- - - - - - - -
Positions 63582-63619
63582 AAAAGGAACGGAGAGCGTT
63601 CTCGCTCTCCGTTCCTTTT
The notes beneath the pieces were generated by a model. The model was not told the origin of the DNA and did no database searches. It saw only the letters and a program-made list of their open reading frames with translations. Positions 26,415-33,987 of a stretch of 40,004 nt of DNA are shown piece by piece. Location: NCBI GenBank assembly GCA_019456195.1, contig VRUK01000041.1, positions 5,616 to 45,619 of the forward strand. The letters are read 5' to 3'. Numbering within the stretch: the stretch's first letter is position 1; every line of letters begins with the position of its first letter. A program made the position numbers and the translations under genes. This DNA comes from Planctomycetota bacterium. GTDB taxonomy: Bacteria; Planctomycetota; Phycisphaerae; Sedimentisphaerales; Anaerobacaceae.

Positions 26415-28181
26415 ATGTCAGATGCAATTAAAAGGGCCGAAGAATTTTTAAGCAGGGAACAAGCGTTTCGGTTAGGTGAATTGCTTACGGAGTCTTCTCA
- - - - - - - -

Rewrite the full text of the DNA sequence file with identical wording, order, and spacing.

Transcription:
Positions 63582-63619
63582 AAAAGGAACGGAGAGCGTT
63601 CTCGCTCTCCGTTCCTTTT
The notes beneath the pieces were generated by a model. The model was not told the origin of the DNA and did no database searches. It saw only the letters and a program-made list of their open reading frames with translations. Positions 26,415-33,987 of a stretch of 40,004 nt of DNA are shown piece by piece. Location: NCBI GenBank assembly GCA_019456195.1, contig VRUK01000041.1, positions 5,616 to 45,619 of the forward strand. The letters are read 5' to 3'. Numbering within the stretch: the stretch's first letter is position 1; every line of letters begins with the position of its first letter. A program made the position numbers and the translations under genes. This DNA comes from Planctomycetota bacterium. GTDB taxonomy: Bacteria; Planctomycetota; Phycisphaerae; Sedimentisphaerales; Anaerobacaceae.

Positions 26415-28181
26415 ATGTCAGATGCAATTAAAAGGGCCGAAGAATTTTTAAGCAGGGAACAAGCGTTTCGGTTAGGTGAATTGCTTACGGAGTCTTCTCA